In addition to the stress of testing, paper-writing, and final grades, Wheaton students also faced pertussis, or whooping cough, this school year. Student Health Services (SHS) sent out a precautionary email Dec. 1 that notified the campus community of a few cases of the disease, followed by an email on Dec. 11 to warn students of another confirmed case.
Wheaton is not alone in the sudden threat of a pertussis outbreak. Although eradicated by the development of a vaccine in the 40s, cases of the disease have actually been steadily increasing since the 1970s, especially in infants, who are the demographic with the highest mortality risk for pertussis. For babies below 4 months of age, the prevalence of pertussis has risen by 72 percent since the 1990s.
But the biggest spike has emerged within the past decade. According to the Centers for Disease Control and Prevention (CDC), reported case numbers remained under 10,000 until 2003 when they reached around 12,000, and continued to increase to roughly 48,000 in 2012. Since then, the numbers have decreased slightly to around 20,000, but seem to be rising once more in 2017/18.
Dupage County alone saw numbers rise to 106 in 2016—the highest number of cases reported since the 195 in 2012.
Many are blaming the increasing number of parents who are refusing to vaccinate their children for the rise in pertussis cases.
One study found that unvaccinated children were “roughly 23 times more likely to develop whooping cough” than those who received the vaccine. In addition, children without the vaccine are more likely to spread the disease to those who do have it. Another study found that “24 to 45 percent of people who came down with pertussis were either unvaccinated or undervaccinated.”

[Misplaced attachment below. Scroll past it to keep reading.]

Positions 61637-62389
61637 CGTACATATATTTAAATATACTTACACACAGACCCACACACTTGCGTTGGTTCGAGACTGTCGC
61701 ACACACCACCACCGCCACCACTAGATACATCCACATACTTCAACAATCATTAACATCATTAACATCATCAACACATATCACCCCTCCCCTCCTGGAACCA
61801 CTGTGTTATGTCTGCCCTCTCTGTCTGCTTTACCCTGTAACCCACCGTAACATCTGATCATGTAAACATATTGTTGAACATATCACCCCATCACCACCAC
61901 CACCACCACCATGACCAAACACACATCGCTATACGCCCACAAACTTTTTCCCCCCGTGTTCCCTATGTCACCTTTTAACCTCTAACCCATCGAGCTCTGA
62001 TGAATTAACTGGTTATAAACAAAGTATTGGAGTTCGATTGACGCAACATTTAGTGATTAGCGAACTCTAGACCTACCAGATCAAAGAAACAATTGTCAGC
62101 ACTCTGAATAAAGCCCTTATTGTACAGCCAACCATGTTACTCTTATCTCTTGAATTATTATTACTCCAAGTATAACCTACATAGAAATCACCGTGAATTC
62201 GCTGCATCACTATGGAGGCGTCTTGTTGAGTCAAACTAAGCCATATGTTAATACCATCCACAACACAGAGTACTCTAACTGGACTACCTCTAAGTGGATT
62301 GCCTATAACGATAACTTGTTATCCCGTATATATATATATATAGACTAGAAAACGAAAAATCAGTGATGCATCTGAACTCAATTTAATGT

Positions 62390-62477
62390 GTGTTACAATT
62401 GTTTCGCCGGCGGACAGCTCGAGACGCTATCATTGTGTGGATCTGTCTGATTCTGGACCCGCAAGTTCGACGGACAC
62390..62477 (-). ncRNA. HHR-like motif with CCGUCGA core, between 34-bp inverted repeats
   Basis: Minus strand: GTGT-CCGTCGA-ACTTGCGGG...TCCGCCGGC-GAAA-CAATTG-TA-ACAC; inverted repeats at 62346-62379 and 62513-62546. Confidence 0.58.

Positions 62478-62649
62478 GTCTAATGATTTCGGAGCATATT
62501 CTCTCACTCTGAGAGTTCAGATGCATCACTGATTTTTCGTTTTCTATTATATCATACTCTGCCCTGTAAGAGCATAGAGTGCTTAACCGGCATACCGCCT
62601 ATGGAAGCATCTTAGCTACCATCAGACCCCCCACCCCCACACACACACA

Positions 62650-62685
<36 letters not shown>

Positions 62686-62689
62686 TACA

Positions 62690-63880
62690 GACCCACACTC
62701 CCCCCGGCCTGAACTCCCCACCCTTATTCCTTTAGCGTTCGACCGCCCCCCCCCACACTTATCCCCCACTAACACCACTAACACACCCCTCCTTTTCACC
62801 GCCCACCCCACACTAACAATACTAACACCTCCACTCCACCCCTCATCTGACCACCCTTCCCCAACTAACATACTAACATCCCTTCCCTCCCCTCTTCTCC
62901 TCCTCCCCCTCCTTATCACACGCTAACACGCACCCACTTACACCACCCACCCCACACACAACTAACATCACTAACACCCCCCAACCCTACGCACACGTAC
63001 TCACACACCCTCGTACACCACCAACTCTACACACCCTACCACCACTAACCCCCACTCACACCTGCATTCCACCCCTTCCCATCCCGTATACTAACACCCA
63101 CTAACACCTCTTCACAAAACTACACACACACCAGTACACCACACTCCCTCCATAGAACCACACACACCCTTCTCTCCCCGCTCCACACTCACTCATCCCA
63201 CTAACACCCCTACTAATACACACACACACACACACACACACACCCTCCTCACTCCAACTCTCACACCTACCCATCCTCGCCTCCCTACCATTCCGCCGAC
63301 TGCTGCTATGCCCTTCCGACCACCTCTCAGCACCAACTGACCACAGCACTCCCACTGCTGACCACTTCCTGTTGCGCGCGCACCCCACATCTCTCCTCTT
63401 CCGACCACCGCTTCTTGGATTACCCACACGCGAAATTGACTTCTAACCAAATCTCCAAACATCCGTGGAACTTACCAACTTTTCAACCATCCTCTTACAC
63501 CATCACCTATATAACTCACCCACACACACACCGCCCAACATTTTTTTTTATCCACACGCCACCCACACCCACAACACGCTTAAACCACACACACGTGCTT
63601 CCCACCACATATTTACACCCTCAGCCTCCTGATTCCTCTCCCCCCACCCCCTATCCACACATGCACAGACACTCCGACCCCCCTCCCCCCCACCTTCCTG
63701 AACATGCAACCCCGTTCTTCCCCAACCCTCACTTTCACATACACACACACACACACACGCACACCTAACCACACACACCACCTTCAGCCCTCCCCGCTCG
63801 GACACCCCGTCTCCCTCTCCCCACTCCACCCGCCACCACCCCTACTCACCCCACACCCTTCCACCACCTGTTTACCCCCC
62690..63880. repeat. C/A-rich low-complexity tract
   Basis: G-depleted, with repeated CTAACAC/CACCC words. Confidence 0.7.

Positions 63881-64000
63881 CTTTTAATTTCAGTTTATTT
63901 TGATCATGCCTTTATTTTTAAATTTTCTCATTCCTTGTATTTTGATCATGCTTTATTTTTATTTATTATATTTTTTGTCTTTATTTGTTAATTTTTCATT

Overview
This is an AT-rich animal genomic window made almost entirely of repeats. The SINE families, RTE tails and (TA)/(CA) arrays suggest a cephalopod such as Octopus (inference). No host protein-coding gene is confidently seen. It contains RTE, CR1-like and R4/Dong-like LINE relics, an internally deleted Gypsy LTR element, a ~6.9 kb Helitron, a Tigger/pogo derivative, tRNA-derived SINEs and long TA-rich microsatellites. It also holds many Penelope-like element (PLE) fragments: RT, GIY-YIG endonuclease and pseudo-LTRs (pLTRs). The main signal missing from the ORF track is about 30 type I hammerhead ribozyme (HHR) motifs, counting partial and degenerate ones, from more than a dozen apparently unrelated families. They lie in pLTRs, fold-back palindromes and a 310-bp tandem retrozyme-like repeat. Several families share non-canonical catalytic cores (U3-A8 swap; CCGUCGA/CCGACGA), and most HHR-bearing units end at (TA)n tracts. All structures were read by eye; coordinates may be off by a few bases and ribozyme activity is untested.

However, the CDC (among other scientific groups) places the blame on increasing immunity to the vaccine itself rather than some children’s lack of vaccine, as less than one percent of parents choose not to vaccinate their children.
Experts have found that immunity acquired by the pertussis vaccine declines five to ten years after the series of shots. The CDC suggests the Tdap vaccine shot for pregnant women, a series of five shots for babies over a period of four to six years, and now an added booster shot 11 or 12 years to counteract the immunity.
Chair of Pediatrics at Dartmouth Medical School Dr. John Modline claimed that “whooping cough is the only vaccine-preventable disease that has not been completely controlled by routine childhood immunization.”
To meet a rising need for a booster, one manufacturer, GlaxoSmithKline, has proposed “Boostrix,” which would “add a pertussis component to the vaccine cocktail against tetanus and diphtheria that is currently given to 10-18 year-olds.”
In the meantime, health professionals, including those in the SHS, encourage students, faculty, and staff to wash their hands, keep vaccinations up-to-date, and watch for symptoms of whooping cough so that they can receive an early diagnosis, which aids in proactive treatment and containment.